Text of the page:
Author: Stephen Mertz
Publisher: Worldwide: Gold Eagle
Based on characters created by Don Pendleton
Published: February 1984
Book No: 62
Despite the cover image I have posted above, the Australian editions of Day of Morning (and Dead Man Running) did not feature the red foil stamping on the name Mack Bolan – and as such simply appeared as just another in the long running Executioner series. In fact, the two Executioner books, Day of Mourning and Dead Man Running, plus the Mack Bolan book Terminal Velocity formed a trilogy, which shook up the Bolan universe – and helped ditch the Colonel John Phoenix persona that Bolan had adopted since The New War.
If that doesn’t make sense to you, let me do my clumsy best to try to explain. Let’s start at the beginning. First there was The Executioner series written by Don Pendleton and that incarnation of Bolan operated outside the law, and for thirty-eight books his enemy were the Mafia. However, from book 39 in the series – The New War – after Pendleton sold the rights to his creation, Bolan had been awarded a Presidential pardon, given plastic surgery, and rechristened ‘John Phoenix’. Bolan/Phoenix operates as a soldier against terrorism, codenamed Striker or sometimes Stony Man – as his counter-terrorism team operates out of a disguised farmhouse HQ in the Stony Man mountains.
So, you got that? Mack Bolan is John Phoenix and he fights terrorists. Good. Next thing you’ve got to understand is, when World Wide / Gold Eagle took over The Executioner series, they expanded the Bolan universe. Put simply; more books. Not only was there The Executioner series – where The Day of Mourning and Dead Man Running books come from, but there was also a Mack Bolan series, and this dear reader is where Terminal Velocity comes in. It is not a part of The Executioner series, but dovetails between the two stories. I have not tracked down a copy of Terminal Velocity yet, but I feel I know what happens due to the references to it in other stories. (At the time of writing, there seems to be only one copy available on eBay and postage is a killer). But I digress.
The thing is, the three books in the trilogy presented a key episode, or series of episodes in the Bolan timeline – and this was highlighted to readers through the use of red foil stamped on the covers. But as I said at the top, Australian editions did have the foil, and the books looked the same as others in the series. Not that that would have bothered devoted readers, but the ‘every-now-and-again’ readers wouldn’t know Arthur from Martha, and would make their purchase based on the cover image.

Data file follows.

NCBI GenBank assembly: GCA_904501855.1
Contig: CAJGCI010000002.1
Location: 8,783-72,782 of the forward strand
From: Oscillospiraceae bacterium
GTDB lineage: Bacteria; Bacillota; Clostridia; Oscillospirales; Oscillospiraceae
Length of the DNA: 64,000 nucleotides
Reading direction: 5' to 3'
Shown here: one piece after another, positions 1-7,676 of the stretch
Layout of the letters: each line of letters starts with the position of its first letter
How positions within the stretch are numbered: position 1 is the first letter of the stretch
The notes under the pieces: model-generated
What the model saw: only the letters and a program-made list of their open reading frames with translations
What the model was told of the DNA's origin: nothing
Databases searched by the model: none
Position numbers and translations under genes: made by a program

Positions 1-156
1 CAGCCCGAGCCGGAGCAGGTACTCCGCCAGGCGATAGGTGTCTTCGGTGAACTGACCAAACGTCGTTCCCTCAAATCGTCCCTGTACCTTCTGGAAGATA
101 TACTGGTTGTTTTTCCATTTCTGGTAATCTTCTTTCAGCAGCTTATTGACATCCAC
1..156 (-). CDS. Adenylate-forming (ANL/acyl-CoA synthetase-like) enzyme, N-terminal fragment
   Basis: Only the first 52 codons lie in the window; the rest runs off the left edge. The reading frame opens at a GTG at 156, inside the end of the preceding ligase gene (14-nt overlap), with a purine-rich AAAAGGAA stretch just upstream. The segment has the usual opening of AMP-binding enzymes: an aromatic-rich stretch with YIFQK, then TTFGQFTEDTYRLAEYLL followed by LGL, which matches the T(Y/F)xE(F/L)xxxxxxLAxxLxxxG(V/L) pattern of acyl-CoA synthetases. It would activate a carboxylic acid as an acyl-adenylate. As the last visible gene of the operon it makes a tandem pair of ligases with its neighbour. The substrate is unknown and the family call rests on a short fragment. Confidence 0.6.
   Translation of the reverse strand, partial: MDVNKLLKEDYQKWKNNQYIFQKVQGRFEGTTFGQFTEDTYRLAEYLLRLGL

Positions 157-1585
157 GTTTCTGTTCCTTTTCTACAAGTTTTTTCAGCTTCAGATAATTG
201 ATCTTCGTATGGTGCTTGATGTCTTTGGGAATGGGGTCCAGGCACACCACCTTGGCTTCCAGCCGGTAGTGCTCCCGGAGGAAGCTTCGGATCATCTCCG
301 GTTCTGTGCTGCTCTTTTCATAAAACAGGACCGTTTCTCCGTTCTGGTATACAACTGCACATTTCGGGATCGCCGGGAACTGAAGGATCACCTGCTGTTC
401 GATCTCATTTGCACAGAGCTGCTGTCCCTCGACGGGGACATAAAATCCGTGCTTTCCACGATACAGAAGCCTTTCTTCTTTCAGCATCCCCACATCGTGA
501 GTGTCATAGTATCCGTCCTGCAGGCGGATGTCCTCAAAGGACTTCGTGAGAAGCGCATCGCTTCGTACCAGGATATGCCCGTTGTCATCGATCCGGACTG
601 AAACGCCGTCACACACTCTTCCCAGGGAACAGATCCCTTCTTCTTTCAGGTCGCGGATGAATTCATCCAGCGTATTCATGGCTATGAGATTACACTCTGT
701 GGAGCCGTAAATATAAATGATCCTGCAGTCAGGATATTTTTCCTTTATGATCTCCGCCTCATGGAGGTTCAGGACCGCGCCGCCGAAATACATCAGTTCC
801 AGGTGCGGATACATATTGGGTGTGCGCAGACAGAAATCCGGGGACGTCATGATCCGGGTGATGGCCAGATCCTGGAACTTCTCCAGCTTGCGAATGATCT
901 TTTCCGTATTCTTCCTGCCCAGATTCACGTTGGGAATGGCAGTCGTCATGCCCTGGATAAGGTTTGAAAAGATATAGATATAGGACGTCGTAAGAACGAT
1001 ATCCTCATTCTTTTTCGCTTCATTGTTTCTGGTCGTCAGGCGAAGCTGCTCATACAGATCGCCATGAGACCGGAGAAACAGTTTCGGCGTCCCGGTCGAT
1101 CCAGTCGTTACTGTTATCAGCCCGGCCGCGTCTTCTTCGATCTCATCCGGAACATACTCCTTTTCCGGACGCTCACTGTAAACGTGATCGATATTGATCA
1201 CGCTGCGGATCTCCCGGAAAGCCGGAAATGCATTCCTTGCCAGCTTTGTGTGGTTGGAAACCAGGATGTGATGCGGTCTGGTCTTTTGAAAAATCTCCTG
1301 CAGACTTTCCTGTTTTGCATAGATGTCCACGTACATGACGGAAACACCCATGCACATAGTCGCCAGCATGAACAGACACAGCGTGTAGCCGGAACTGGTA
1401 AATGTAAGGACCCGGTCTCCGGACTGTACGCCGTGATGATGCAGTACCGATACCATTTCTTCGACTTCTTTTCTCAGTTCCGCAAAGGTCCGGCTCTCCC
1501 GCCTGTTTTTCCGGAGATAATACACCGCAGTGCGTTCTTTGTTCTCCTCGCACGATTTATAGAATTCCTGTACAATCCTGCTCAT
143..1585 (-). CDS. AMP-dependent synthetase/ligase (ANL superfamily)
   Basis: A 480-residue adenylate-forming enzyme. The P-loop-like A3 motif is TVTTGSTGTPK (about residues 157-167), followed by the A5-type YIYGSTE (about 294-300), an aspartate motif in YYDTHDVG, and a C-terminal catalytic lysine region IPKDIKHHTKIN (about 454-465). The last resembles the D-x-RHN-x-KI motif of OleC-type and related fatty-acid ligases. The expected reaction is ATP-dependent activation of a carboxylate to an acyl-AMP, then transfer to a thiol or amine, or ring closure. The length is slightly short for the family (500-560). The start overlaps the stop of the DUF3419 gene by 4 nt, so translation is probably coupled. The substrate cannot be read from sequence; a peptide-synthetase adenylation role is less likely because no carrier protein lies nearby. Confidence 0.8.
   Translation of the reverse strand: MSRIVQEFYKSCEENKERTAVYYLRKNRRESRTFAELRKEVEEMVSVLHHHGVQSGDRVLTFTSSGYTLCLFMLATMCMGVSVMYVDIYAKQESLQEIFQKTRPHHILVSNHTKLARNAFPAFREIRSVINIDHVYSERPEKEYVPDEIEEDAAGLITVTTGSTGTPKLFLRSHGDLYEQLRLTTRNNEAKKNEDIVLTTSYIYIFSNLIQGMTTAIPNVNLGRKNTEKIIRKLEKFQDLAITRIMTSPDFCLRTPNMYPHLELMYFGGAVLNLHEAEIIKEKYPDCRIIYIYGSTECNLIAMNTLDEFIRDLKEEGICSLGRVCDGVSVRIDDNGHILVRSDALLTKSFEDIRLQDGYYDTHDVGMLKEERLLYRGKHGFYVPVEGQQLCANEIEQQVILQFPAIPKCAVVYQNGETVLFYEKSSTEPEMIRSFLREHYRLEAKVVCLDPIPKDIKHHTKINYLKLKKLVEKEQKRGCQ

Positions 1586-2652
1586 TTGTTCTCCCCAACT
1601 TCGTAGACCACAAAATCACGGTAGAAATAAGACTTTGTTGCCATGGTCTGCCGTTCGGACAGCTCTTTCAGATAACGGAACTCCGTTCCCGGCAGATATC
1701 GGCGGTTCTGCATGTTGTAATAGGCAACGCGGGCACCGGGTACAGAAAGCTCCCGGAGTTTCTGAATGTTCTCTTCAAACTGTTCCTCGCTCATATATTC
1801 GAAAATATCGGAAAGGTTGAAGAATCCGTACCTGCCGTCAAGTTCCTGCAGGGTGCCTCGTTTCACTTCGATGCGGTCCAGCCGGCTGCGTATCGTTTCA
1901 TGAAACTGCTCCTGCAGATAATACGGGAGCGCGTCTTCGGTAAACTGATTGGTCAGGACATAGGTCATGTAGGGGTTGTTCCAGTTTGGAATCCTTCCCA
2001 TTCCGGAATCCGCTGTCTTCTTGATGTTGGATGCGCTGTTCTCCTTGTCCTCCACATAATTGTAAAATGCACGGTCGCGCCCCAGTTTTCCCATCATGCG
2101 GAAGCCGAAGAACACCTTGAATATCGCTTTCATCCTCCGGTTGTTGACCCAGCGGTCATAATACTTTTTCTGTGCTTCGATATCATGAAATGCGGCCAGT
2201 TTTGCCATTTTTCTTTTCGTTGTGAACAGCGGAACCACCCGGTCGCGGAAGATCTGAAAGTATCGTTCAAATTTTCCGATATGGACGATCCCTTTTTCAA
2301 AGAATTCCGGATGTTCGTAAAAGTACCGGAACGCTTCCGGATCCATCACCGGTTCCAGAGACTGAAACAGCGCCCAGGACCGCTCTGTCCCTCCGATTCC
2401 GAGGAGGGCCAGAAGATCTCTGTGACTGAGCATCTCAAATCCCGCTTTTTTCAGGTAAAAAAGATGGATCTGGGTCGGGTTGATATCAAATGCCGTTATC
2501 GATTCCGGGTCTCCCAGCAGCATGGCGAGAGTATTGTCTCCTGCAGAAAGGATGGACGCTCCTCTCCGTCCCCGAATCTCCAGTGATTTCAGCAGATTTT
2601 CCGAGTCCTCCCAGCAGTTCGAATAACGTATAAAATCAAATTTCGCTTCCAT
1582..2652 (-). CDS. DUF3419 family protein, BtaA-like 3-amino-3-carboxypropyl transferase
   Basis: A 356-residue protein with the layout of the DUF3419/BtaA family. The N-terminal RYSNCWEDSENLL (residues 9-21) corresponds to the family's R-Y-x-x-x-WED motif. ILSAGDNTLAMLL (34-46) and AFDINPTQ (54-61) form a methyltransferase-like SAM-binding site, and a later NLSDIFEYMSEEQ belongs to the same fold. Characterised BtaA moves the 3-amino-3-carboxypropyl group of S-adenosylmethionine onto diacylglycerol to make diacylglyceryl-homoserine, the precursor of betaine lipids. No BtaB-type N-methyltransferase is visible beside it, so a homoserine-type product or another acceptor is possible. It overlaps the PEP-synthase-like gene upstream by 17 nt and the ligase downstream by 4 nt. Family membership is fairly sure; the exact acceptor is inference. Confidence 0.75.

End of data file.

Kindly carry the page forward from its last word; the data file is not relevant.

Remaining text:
And let’s face it, the cover art for Day of Mourning (while it very much reflects the story), doesn’t promise ridiculously large amounts of gun play. Also, and I haven’t started outlining the plot yet, but the cover is really one giant ‘spoiler’. I mean it features Mack Bolan cradling a dead woman in his arms. How do you think the story ends?
Now these aren’t criticisms. Just some simple observations, after all, you should never judge a book by its cover.
The story starts with Mack Bolan and Jack Grimaldi in a Harrier jet over the Atlantic Ocean. Hovering above the water, Bolan, clad in special deep sea scuba gear, steps off and dives into the ocean below. Apparently they ship has gone down carrying a nuclear device. Already down below, a team of mercenaries is trying to retrieve the device. Immediately Bolan is thrust into an underwater speargun fight. This is not new territory for Mack Bolan. However, the fact that communications with the Stony Man Farm HQ have broken down, has him concerned.
After the mission, upon his return to Stony Man HQ with Grimaldi, it is revealed that the centre had been attacked and communications knocked out. Bolan’s years of experience suggest that this was just a ‘soft probe’ to test the centre’s defences, as well as creating an amount of havoc. Bolan suspects that the real assault is yet to come.
With very little information to go on, Bolan hits the streets of Washington D.C. in an attempt to shake free some information on those who were behind the attack. It’s only that Bolan ‘shakes’ a bit more vigorously than most, and it’s not long until the corpses start stacking up.
I am, of course, being deliberately vague and simple in my descriptions here. There is more to the story than just a simple shoot ‘em up, and the novel has some political plot threads that play through the story (and are resolved in Dead Man Running).
Despite being the opening book in a trilogy, it still can be read as a standalone piece – however, I would suggest at the end, most readers would be eagre to find out what happens next – and find out who the Mr. Bigs are.
By now, regular visitors to this site, don’t need me saying that The Executioner books are fast-paced, blood and guts thrillers, that aren’t great literature, but are thoroughly entertaining in their way. And there, I’ve said it again. But as one of the core books in the series, I guess Day of Mourning is one of the series flagships, and if you are in any way a fan of Mack Bolan it is essential reading.